US Police Killings Undercounted by Half


Over half of all police killings in 2015 were wrongly classified as not having been the result of interactions with officers, a new Harvard study based on Guardian data has found.

The finding is just the latest to show government databases seriously undercounting the number of people killed by police.

“Right now the data quality is bad and unacceptable,” said lead researcher Justin Feldman. “To effectively address the problem of law enforcement-related deaths, the public needs better data about who is being killed, where, and under what circumstances.”

Feldman used data from the Guardian’s 2015 investigation into police killings, The Counted, and compared it with data from the National Vital Statistics System (NVSS). That dataset, which is kept by the Centers for Disease Control and Prevention (CDC), was found to have misclassified 55.2% of all police killings, with the errors occurring disproportionately in low-income jurisdictions.

“As with any public health outcome or exposure, the only way to understand the magnitude of the problem, and whether it is getting better or worse, requires that data be uniformly, validly, and reliably obtained throughout the US,” said Nancy Krieger, professor of social epidemiology at Harvard’s Chan School of Public Health and senior author of the study. “Our results show our country is falling short of accurately monitoring deaths due to law enforcement and work is needed to remedy this problem.”

NVSS data has been collected since the late 1800s and today is responsible for, among other things, aggregating all annual US deaths. In 1949, the report added a category to capture “legal intervention” as a cause of death along with classifications like cancer, heart disease and accidents. Typically these determinations are made by local medical examiners and coroners, reported on death certificates, and submitted to the CDC.

To assess how accurately that classification was being used, the team took the 1,146 police-related deaths recorded by The Counted in 2015, removed 60 cases that did not fit the criteria of the CDC’s “legal intervention” category and requested death certificate data for the remaining 1,086 individuals. They found that a majority, 599 deaths, were classified as resulting from something other than legal intervention – principally “assault”.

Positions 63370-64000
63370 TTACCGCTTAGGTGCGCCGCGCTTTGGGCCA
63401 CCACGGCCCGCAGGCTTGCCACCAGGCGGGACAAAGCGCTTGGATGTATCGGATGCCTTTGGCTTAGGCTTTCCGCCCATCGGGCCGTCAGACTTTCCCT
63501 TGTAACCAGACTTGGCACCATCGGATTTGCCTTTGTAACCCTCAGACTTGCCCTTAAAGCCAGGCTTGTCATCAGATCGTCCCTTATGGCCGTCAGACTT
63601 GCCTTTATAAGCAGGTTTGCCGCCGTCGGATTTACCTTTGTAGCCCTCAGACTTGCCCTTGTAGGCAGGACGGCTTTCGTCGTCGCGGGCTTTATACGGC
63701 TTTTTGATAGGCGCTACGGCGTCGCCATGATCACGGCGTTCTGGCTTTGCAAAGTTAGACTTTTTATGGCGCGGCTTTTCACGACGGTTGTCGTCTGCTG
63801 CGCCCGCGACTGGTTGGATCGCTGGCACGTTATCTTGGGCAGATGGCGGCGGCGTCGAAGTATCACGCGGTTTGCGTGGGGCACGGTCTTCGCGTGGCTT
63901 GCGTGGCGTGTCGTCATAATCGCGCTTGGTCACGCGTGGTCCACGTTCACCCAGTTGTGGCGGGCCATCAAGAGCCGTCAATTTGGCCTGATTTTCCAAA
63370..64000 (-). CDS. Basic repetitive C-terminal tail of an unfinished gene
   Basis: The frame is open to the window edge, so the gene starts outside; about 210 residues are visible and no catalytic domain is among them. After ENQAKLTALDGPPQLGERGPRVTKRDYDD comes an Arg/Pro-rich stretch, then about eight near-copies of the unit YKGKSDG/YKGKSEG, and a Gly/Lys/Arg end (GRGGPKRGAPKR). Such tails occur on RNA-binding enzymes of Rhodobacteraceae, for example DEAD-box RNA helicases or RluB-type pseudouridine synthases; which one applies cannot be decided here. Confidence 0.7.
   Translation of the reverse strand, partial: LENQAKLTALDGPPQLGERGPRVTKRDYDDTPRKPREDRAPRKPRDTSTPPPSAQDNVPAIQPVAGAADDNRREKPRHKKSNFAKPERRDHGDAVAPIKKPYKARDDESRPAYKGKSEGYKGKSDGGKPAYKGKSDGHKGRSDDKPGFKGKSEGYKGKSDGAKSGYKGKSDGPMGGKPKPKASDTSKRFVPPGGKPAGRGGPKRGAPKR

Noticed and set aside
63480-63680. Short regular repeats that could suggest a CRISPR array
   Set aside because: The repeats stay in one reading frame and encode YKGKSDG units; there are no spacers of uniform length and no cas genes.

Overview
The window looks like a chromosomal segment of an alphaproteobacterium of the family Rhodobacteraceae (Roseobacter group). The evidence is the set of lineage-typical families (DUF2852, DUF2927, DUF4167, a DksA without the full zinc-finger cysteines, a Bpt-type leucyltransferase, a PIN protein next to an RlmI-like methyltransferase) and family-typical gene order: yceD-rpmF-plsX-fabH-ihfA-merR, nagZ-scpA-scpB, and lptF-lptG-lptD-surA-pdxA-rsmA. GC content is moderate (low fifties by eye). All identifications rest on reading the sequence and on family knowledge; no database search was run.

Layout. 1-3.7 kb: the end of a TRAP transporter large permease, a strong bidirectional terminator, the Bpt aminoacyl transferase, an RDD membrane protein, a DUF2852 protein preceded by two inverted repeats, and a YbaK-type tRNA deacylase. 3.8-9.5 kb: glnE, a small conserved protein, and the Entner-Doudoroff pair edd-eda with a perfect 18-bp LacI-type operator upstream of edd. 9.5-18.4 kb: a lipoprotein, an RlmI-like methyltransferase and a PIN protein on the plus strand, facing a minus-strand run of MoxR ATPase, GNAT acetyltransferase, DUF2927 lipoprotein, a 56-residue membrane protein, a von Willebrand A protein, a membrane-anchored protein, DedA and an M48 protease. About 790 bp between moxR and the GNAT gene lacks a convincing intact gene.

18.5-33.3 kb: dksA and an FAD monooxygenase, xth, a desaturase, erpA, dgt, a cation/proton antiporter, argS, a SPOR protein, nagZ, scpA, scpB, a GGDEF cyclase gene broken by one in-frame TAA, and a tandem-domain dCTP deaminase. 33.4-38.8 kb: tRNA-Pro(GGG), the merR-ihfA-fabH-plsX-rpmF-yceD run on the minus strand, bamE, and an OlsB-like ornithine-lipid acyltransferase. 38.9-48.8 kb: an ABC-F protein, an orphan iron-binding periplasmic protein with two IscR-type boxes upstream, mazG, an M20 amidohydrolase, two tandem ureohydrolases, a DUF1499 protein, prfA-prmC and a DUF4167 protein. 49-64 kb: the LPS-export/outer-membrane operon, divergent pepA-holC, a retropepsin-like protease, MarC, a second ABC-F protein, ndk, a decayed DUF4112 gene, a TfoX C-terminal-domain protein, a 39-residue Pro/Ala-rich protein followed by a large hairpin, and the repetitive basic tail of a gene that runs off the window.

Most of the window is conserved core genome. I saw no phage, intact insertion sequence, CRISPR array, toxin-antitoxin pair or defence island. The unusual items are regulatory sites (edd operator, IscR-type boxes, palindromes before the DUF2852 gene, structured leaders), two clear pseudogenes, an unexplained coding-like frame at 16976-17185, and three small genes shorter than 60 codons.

Researchers found the accuracy varied wildly by state, with just 17.6% misclassification in Washington, but a startling 100% in Oklahoma.

“[Oklahoma] had more than 30 people were killed by police there in 2015 and none of them were counted on death certificates,” Feldman said.

According to the report, there were 36 cases of “legal intervention” captured in the NVSS which were not included in The Counted.

“We hope that this paper is a call to action to improve public health reporting, whether that’s following a method like the Guardian did by integrating media sources better, or by changing the policy around requiring clinicians [medical examiners and coroners] to report these deaths,” Feldman said.

Feldman also noted that this problem was law-enforcement specific. “Evidence suggests that the accuracy of mortality classification for homicide – an outcome similar to law-enforcement-related mortality … is very high”, the report reads. One 2014 study cited puts the figure at 99%.

In 2015 the Guardian launched The Counted, an interactive, crowdsourced database attempting to track police killings throughout the US. The project was intended to help remedy the lack of reliable data on police killings, a lack that became especially visible after the 2014 unrest in Ferguson put policing in the national spotlight.

Other federal databases, including the Bureau of Justice Statistics’ (BJS) arrest-related death count and the FBI’s supplementary homicide reports were similarly criticised for severely undercounting police-related deaths. Both programs have been dramatically reworked since The Counted and similar media/open source databases forced officials such as the former FBI director James Comey to admit that newspapers had more accurate data than the government on police violence.

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